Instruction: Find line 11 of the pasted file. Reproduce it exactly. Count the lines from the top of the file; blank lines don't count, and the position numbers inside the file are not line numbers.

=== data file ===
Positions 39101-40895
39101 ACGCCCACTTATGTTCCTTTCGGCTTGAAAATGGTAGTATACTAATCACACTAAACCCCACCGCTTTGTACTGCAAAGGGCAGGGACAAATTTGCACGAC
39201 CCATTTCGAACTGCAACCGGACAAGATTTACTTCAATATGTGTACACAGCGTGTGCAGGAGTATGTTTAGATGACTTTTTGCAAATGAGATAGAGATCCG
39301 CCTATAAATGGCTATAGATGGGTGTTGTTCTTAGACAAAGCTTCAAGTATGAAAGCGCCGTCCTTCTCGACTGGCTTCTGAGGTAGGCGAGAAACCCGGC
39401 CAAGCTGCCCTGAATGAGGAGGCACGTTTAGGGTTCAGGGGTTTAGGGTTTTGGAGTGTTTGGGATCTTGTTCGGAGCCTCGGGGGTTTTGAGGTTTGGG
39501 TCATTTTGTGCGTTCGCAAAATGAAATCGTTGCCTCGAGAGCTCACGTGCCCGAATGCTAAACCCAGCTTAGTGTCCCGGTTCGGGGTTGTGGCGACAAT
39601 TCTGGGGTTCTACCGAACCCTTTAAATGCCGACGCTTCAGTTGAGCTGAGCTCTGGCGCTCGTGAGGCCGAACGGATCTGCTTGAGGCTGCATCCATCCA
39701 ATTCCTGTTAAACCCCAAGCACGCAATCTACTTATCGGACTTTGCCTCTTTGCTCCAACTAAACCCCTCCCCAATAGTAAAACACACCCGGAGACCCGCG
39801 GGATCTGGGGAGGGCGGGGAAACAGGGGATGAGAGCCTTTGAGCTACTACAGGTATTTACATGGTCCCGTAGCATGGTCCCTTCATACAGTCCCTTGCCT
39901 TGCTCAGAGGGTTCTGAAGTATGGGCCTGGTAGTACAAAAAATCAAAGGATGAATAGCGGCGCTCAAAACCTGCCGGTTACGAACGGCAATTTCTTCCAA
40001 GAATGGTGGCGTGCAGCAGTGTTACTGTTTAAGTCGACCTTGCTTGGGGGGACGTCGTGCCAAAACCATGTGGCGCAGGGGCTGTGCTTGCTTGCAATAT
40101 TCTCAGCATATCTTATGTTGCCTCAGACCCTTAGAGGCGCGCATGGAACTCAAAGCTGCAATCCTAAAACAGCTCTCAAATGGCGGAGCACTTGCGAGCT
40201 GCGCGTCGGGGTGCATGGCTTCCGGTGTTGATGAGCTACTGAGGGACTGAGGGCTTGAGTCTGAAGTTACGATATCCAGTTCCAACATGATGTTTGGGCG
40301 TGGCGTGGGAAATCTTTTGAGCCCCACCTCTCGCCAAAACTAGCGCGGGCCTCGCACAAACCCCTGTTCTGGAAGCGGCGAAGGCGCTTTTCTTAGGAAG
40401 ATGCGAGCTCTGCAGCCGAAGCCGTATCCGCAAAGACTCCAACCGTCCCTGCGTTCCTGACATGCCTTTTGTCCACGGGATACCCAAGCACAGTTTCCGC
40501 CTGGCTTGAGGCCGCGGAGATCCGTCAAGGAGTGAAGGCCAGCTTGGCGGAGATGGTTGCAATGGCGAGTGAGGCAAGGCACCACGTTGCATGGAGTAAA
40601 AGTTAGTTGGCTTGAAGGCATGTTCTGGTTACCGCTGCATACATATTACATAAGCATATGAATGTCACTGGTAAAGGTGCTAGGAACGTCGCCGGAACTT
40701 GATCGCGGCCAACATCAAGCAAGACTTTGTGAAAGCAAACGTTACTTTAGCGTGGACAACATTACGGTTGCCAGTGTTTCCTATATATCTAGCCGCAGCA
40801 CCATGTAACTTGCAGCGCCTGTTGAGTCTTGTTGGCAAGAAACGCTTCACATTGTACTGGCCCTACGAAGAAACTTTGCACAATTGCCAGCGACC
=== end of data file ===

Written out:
40001 GAATGGTGGCGTGCAGCAGTGTTACTGTTTAAGTCGACCTTGCTTGGGGGGACGTCGTGCCAAAACCATGTGGCGCAGGGGCTGTGCTTGCTTGCAATAT